People with HIV from rich countries may have to choose within not much between two options on how they want to control the infection: whether to do it with a pill a day, or whether to do it with two injections a month. The first is what happens now; the second, what is close according to data from two trials that have been presented at the Conference on Retroviruses and Opportunistic Diseases (CROI) that was held last week in Seattle (Washington, USA).
Both works use the same combination of two drugs that are administered by an intramuscular injection, in one case for people who were already in treatment (the FLAIR trial) and in the other, as the first choice of therapy (The atlas). And the conclusion after 48 weeks is that the results are not worse than those obtained by the combination of antivirals already established.
Although the drugs used are from two of the families that already exist, the different form of administration and the possibility of spacing the intakes make this approach considered very interesting by specialists. The possible advantages, according to a qualitative previous work, they are the easiness of following the treatment, which avoids having to be aware of taking the pills every day or of taking them when going on a trip, which decreases the possibility of having to give explanations to people who do not want to reveal their status. The drawback is, clearly, that the injections have to be given, although the tests have detected that the main adverse effect is the local at the puncture site.
The other breakthrough is that they show that you can control the infection with two drugs instead of three, which reduces the toxicity associated with products that have to be taken throughout life, and can lower the cost of treatment.
"These are excellent studies with very solid data and very relevant for patients," said Marisa Montes, of the board of directors of Gesida (AIDS Studies Group of the Spanish Society of Infectious Diseases and Clinical Microbiology).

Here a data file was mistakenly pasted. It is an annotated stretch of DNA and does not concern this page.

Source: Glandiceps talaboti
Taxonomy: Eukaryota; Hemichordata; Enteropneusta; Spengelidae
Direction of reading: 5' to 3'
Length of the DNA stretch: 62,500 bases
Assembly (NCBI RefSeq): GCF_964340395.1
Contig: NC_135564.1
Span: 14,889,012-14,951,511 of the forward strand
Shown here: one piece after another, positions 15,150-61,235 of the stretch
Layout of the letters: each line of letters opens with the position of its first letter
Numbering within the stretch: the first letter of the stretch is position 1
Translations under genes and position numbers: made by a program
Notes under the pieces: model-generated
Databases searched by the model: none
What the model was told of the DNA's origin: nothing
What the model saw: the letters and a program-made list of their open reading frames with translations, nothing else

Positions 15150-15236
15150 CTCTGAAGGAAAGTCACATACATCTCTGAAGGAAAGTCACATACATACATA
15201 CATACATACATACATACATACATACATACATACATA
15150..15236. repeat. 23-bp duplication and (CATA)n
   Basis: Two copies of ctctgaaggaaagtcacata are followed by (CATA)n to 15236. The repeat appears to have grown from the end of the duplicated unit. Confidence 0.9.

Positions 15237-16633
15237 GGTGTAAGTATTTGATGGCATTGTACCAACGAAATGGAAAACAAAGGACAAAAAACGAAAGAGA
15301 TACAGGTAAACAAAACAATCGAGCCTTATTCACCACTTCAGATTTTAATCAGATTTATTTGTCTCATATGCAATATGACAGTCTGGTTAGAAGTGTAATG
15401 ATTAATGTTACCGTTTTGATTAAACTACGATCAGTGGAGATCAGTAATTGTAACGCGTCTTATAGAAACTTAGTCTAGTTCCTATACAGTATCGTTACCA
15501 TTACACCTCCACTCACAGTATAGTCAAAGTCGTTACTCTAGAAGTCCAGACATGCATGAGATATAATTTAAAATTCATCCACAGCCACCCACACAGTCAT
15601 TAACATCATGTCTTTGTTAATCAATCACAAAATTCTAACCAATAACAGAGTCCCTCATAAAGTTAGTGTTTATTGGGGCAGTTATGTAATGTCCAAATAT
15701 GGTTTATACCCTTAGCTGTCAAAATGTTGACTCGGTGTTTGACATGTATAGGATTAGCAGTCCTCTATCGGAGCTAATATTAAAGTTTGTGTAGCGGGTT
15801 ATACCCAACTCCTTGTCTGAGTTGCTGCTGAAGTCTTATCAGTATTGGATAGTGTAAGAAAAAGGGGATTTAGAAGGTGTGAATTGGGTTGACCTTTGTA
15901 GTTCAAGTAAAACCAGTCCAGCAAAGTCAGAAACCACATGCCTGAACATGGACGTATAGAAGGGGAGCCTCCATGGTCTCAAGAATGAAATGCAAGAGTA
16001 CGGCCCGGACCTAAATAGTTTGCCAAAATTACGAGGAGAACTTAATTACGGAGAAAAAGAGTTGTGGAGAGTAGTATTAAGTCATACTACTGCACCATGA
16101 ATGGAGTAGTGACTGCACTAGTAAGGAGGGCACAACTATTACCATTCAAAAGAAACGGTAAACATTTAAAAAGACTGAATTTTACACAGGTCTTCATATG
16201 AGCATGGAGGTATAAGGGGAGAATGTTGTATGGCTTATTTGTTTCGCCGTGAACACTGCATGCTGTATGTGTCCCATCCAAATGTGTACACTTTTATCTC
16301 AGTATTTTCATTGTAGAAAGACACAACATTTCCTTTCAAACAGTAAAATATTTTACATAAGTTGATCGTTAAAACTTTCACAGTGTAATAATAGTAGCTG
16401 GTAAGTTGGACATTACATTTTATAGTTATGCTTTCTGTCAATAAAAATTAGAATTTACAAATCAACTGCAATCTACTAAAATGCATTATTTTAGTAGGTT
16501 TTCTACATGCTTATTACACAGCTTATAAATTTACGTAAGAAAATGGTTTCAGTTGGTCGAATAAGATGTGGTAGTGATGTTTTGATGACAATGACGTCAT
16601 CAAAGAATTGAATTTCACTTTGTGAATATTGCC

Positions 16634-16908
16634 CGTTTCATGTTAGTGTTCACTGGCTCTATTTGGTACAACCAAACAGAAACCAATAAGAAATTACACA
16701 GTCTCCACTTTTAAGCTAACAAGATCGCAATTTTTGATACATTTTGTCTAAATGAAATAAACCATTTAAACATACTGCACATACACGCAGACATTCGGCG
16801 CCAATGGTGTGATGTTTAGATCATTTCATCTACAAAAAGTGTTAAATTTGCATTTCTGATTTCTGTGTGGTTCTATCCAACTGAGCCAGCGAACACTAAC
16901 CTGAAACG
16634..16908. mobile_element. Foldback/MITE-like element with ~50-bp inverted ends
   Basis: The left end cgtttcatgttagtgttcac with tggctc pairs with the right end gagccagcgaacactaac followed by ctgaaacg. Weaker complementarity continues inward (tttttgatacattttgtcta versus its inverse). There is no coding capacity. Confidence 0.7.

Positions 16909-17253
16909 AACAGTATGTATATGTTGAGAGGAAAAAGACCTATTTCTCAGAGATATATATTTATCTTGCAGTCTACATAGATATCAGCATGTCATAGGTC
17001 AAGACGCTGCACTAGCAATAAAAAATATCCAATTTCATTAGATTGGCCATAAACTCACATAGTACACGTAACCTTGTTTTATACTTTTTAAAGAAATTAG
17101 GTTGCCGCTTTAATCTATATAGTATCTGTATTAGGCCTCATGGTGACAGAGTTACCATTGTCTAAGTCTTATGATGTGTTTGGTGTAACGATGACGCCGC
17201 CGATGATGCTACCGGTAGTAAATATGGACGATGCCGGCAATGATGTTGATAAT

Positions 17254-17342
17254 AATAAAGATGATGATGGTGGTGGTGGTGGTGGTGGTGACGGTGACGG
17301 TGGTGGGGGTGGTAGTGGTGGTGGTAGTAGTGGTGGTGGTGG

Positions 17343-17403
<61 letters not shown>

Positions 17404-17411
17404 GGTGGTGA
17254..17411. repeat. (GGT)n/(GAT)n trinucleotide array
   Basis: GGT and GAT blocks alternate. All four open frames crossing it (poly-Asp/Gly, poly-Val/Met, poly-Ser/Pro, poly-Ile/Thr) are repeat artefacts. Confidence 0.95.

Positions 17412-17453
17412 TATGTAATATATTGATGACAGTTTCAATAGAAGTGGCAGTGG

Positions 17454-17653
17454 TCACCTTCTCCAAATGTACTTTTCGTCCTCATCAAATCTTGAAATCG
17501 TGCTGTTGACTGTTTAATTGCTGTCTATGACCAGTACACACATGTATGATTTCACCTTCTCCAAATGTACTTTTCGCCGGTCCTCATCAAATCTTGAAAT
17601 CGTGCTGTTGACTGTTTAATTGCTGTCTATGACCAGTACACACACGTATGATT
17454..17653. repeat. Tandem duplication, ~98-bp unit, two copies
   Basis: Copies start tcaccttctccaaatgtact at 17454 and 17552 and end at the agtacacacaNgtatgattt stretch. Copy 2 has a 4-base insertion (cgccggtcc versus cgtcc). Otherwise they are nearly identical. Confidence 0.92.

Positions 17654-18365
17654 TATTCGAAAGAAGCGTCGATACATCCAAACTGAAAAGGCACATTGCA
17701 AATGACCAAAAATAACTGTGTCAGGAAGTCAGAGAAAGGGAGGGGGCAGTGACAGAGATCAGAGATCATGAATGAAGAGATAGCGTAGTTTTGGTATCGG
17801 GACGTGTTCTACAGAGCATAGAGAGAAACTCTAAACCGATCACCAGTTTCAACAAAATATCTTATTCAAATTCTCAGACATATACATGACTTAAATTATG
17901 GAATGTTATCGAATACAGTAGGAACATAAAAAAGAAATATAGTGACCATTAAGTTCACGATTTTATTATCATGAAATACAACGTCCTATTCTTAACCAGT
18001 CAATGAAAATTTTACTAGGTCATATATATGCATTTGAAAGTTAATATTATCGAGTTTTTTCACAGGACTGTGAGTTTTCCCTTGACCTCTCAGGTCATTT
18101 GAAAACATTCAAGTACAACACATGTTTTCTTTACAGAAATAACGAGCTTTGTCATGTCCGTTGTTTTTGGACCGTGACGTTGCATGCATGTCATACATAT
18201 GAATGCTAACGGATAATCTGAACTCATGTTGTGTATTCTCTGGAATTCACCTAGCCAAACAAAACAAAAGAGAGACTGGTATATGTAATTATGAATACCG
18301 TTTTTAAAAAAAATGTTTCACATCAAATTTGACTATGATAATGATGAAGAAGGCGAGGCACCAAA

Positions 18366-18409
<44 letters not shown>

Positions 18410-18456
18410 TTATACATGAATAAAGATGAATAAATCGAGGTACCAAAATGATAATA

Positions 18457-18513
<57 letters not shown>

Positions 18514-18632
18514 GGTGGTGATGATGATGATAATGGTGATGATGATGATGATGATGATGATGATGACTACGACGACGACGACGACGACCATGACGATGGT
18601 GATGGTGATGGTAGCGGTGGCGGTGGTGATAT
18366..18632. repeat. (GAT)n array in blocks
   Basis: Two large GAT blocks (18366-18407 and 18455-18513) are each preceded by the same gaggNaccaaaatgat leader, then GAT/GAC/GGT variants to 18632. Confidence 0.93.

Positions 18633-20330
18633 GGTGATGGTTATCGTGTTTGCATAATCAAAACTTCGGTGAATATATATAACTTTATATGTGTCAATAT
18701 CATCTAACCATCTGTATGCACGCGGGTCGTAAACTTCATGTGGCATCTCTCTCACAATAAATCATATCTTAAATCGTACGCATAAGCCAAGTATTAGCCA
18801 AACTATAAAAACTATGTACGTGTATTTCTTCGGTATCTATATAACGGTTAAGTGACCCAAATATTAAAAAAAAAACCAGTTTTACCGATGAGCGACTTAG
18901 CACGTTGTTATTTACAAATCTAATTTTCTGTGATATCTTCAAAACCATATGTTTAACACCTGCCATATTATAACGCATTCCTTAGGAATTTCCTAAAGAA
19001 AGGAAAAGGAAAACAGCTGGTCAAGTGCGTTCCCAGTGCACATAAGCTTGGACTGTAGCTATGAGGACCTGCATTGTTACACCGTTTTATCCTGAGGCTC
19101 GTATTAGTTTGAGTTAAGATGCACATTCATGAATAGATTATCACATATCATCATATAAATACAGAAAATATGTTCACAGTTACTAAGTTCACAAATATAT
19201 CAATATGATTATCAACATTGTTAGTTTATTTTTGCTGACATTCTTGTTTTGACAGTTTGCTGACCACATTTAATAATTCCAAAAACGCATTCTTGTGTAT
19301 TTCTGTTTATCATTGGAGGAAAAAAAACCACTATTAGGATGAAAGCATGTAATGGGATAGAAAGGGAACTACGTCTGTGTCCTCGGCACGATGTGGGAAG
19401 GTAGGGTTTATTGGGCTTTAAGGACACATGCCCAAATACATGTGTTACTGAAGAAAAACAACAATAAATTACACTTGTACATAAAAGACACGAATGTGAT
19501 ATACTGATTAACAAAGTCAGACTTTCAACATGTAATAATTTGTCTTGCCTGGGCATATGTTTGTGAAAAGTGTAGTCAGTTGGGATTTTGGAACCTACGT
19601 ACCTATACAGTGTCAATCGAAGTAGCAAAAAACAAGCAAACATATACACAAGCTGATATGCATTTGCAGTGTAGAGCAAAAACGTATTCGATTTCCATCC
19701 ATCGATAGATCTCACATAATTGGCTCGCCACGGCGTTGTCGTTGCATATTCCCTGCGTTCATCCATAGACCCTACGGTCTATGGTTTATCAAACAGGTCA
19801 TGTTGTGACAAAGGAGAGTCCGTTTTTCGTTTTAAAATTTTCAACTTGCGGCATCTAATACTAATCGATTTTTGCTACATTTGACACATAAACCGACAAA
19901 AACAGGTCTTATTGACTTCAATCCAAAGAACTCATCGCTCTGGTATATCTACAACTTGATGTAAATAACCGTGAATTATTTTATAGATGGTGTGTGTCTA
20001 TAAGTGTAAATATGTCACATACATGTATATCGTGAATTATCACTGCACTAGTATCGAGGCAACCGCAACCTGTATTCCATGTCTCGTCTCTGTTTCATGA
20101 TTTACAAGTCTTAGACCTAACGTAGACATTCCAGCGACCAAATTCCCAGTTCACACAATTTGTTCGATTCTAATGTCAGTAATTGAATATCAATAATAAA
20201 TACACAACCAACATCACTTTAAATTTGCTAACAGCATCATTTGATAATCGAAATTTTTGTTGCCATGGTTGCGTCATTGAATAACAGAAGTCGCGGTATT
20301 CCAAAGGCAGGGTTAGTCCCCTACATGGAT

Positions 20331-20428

"The results are of great importance since they represent the biggest change of paradigm in the antiretroviral treatment of the last two decades. These studies have shown in a large number of patients that three drugs are not necessary for the control of HIV infection, since a two-drug regimen is comparable in terms of efficacy to traditional triple therapy, "said Mar Masiá , from the Elche hospital, which has participated in both jobs.
"Patients could benefit in the future thanks to the possibility of using a regimen that includes a smaller number of drugs. Being a therapy that is going to have to be administered for life, it is a clear advantage in terms of reducing long-term toxicity. In addition, intramuscular administration with monthly periodicity facilitates adherence and the risk of forgetfulness and therefore there are infraterapeutic levels of the regimen and, above all, it improves the quality of life of the patient, since it allows him to avoid dependence on memory of the daily intake of the drug, improves their freedom of movement, allows them to forget that they have the infection, etc. ", added Masiá.
In the world there are about 37 million people with HIV, according to the latest estimates, of which about 140,000 live in Spain (the figure is never exact because it is estimated that there are about 18% of people with the virus who do not know ). Of the total, around 40% still do not receive any treatment, partly because of the cost, partly due to the lack of accessible healthcare systems, but also, as explained by Lelio Marmoa, president of Unitaid, in a recent visit to Madrid, because belong to groups persecuted in their countries (gays, people who are dedicated to prostitution, drug users) for which facilitate the test (the organization will distribute 20 million self-test equipment) and receiving the subsequent medication is key.